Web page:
Striking Waiters Make No Exception for Premier
Mar. 17, 1987
BELGRADE, Yugoslavia (AP) _ Waiters in Slovenia refused to abandon a strike even to serve Premier Branko Mikulic, a newspaper said Monday, and Yugoslavia's official news agency reported that a series of wildcat walkouts could spread.
The waiters were among several thousand workers who struck across this Communist nation last week to protest wage cuts under new austerity legislation.
The Ekspres Politika newspaper said waiters went on strike Friday night at the Kompas hotel in the Slovenian ski resort of Kranjska Gora. Mikulic and at least two other high-ranking Communist officials were there to attend a skiing competition at nearby Planica.
Earlier this month, Mikulic's government passed anti-inflationary emergency laws that reduced or froze most wages.
Yugoslavia has an annual inflation rate of about 90 percent, and living standards have fallen sharply over the past six years.
The official Tanjug news agency acknowledged Monday that the wildcat strikes were more widespread than originally reported and suggested the possibility they would spread.
Newspapers have reported several cases of disciplinary measures against workers taking part in strikes, which are rare in Communist countries and illegal in Yugoslavia.
In its report, Tanjug said the strikes had spread beyond the republic of Croatia and were now occurring virtually across the country.
It said 1,000 workers struck for an unspecified period in 11 companies in Serbia, 200 workers stopped work in the southern province of Kosovo for 12 days and an unspecified number of people struck for up to two days in a coal mine in Pljevlja in Montenegro.
The report also said teachers in Serbia had shown solidarity with the strikers by refusing to collect their pay, rather than by stopping work.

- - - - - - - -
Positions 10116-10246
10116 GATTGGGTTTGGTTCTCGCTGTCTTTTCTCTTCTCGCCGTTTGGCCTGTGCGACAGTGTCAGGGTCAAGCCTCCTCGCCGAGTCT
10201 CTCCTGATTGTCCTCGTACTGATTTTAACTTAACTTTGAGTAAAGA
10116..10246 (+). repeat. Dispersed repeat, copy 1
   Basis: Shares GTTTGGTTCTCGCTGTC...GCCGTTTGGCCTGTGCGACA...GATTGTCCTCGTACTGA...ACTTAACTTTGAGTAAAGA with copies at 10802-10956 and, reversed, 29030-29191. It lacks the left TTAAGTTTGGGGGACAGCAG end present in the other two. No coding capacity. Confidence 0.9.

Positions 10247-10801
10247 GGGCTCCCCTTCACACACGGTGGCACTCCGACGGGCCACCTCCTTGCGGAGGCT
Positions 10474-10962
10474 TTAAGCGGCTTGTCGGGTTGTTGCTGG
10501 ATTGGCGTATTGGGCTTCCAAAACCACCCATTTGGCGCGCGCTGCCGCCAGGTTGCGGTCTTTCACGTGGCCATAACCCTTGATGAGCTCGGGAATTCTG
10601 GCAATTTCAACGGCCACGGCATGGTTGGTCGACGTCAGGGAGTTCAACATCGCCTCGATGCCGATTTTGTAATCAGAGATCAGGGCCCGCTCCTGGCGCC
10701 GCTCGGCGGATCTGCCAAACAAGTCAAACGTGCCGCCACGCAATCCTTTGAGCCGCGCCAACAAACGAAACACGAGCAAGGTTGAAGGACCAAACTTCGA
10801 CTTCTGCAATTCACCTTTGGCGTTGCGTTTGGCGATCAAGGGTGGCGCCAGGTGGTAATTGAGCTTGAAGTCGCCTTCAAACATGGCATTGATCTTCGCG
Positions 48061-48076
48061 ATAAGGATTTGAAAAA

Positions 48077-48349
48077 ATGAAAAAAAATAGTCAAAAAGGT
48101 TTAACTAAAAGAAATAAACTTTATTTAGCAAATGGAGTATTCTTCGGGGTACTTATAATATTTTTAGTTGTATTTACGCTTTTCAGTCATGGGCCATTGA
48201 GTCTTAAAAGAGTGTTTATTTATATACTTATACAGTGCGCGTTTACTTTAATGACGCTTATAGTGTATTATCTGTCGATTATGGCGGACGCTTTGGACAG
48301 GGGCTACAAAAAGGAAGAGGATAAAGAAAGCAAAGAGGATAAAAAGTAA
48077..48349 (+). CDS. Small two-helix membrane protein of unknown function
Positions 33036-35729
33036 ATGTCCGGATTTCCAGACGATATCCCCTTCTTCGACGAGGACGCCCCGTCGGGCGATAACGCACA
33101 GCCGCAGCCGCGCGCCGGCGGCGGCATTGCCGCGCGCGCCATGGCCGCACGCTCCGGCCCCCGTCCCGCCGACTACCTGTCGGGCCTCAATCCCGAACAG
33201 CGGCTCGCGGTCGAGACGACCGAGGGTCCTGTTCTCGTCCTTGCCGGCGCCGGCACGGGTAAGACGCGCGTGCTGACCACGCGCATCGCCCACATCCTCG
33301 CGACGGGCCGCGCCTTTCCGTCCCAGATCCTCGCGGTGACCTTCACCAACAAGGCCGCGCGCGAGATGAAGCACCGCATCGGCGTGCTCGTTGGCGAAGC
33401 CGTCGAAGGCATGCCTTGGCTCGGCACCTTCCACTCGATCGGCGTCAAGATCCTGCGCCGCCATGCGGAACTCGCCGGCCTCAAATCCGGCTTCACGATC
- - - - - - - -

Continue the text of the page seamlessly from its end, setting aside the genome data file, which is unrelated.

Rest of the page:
In its initial reports on the labor unrest, Tanjug said that Croatia was the only area hit by strikes, with several thousand workers striking at 40 firms in half a dozen cities.
The official trade unions have not supported the wildcat walkouts.
In its suggestion that there may be more problems ahead, Tanjug noted that the wage freeze has not yet affected some 150,000 workers in Serbia, 50,000 in Kosovo and 27,000 in Montenegro.
A report in the newspaper Borba said 2,000 people had jammed the corridors of a major medical center in Zagreb during a work stoppage there and demanded to know why their wages would go down 18.7 percent.
The wage measure hits hardest at workers in money-losing enterprises. Borba quoted Stefan Novakovic, a company manager in Zagreb, as saying he did not know how his workers would live once they had returned two and a half months' wages as the law demands.
Borba quoted Milan Tomic, a skilled worker at a Zagreb industrial plant, as saying that if the law is enforced 17 of his fellow workers would receive no pay and would have to dip into savings to return pay they are now deemed not to have earned.
The government's freeze states that workers will be paid according to productivity and stipulates that their wages must be cut if they are inefficient.
Most of the government news media reports have stressed the government view that the freeze must take effect and that its social effects would be limited.